Wednesday, July 9, 2008

the local and the global

There is so much going on in Santa Fe in the summer. This weekend, for instance, there's the Folk Art Market and Art Santa Fe, an art fair, in which the gallery that I'm in for the summer show will participate (not with my work, though, only their signed on artists.) I haven't even thought about visiting Chimayo, Abiquiu, Bandalier park, or any of the places I've driven through on past visits, nor have I gone to Museum Hill to see the wonderful Folk Art Museum again. If I hadn't been here before, I'd never get a bit of work done.

Last night we went to a panel discussion at Site Santa Fe, where the Biennial is now in progress. It was curated by Lance Fung, whose process was a little different than most Biennials. Read about it here.

The panel was very interesting and inspiring-three artists from Santa Clara pueblo (mother, daughter, and niece, the Naranjo-Morse family) who participated in the Biennial, and an artist from Bulgaria. The discussion was about place, identity, and community. The women were so articulate, thoughtful and aware; not only of their place and function as the "tour guides" in a sense to the artists who came from elsewhere, but aware of the changing nature of indigenous communities, especially in Santa Fe. So many artists live far from where they are from, whether they settle in Berlin, New York, or wherever- but these women have been in the same place for generations, and pointed out that wherever you go, you take your sense of place with you. Their work in the show is a collaborative piece- an adobe "line" that snakes around the city, looping onto buildings, going through trees, being buried, then emerging from the ground. Santa Clara is famous for pottery, yet one of the women said "we don't 'own' clay as a material- many cultures use clay." She talked about how the many stories of her people get "put in a box" for consumption- i.e., Indian Market.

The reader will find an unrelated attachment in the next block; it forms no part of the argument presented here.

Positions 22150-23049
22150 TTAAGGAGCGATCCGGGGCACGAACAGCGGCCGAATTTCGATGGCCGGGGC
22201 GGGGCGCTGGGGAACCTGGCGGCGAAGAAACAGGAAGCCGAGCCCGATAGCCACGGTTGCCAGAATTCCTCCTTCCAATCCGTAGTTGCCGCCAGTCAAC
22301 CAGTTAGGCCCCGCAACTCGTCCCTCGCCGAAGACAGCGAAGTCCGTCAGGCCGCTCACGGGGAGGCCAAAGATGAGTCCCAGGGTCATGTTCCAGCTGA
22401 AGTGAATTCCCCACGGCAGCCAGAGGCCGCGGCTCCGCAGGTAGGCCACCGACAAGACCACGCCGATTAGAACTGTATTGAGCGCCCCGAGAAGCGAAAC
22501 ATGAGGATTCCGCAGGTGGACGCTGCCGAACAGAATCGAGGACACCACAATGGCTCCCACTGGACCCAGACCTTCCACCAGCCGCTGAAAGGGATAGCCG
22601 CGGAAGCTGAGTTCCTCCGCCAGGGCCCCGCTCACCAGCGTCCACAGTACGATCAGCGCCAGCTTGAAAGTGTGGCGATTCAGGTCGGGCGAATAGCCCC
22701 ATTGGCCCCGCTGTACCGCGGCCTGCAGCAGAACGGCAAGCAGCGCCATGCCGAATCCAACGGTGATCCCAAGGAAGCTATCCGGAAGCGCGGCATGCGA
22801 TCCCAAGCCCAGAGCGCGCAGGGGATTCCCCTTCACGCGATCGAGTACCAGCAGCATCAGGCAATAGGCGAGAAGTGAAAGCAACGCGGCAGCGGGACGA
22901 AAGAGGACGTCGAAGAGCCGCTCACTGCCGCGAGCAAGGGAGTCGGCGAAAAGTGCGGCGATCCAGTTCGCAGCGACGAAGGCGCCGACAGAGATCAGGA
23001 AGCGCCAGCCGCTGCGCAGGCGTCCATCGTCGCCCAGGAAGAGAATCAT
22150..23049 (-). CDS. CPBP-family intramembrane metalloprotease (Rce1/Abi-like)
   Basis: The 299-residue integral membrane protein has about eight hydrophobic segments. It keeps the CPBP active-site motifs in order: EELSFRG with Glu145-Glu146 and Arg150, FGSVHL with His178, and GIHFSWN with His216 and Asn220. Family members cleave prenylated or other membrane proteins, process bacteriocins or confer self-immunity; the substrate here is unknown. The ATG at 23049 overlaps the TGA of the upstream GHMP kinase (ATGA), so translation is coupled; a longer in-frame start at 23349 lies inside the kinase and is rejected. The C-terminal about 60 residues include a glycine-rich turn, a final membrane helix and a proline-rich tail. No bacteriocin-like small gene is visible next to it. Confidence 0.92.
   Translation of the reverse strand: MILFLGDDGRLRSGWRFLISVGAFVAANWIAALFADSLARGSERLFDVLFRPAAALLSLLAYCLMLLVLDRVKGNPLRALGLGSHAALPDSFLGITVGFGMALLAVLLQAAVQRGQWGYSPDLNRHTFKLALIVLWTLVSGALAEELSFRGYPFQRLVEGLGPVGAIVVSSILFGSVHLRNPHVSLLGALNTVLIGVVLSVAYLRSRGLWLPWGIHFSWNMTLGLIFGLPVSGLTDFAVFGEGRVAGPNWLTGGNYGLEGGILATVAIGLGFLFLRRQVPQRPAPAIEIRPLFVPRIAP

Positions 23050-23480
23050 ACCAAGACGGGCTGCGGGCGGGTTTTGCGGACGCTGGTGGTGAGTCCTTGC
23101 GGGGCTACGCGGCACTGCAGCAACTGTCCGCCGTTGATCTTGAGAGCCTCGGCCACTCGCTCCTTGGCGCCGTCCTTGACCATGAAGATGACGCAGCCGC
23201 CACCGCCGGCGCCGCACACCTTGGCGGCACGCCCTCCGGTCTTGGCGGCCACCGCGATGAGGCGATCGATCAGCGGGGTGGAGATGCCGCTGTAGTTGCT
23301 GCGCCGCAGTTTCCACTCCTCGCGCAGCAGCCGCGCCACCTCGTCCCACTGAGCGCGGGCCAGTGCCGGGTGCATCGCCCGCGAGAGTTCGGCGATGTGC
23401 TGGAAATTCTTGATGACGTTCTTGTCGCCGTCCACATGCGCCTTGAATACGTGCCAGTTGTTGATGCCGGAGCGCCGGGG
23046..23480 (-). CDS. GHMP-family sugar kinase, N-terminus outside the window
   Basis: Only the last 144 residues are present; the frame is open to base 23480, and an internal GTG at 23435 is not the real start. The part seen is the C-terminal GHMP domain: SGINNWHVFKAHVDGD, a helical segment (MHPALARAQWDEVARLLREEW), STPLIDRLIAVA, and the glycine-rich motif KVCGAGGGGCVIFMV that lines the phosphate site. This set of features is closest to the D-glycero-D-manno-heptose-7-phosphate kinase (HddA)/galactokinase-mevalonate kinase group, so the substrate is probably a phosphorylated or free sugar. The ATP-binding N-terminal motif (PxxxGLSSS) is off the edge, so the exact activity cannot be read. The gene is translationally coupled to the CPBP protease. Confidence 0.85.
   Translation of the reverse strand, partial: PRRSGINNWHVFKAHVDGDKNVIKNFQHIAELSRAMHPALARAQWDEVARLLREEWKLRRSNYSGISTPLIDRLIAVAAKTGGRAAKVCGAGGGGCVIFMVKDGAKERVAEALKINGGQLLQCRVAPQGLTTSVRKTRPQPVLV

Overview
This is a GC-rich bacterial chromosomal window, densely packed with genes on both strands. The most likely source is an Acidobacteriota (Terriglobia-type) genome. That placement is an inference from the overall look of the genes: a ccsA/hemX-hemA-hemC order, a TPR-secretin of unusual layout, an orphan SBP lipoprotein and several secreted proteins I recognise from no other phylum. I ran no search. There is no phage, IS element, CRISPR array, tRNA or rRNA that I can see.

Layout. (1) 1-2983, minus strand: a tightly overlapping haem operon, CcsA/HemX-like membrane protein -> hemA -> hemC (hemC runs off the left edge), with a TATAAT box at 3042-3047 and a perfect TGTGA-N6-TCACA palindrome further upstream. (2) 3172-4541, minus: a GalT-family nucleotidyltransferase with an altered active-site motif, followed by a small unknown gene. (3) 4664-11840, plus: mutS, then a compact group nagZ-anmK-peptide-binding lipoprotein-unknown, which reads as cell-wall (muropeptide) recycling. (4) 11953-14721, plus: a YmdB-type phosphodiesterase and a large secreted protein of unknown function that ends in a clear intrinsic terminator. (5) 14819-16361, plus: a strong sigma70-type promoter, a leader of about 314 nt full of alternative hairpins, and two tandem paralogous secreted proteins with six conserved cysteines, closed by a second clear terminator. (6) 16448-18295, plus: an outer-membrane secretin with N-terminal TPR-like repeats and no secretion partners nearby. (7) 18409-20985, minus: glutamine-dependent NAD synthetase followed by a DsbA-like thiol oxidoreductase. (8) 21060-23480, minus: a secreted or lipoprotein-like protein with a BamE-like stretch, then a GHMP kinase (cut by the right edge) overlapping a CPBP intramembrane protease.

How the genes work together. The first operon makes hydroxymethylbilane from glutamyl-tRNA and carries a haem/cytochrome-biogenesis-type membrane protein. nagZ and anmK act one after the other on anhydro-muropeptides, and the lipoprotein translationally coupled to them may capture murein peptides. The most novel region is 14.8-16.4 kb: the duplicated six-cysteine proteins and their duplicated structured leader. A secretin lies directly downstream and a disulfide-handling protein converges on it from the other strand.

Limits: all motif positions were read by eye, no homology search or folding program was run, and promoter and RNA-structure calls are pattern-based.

I haven't had a chance to see the exhibition in detail, and a lot of it is off-site, in various locations around the city. My first impression is that it's a mixed result. I'm really glad I went to the panel, because the dialog that took place was so sincere and generous, that it made me glad to be an artist in fellowship with other artists.

I couldn't get any photos off the Site Santa Fe website to post, because it's all Flash animation, but if you're interested in seeing some of the work and the artists, it's at

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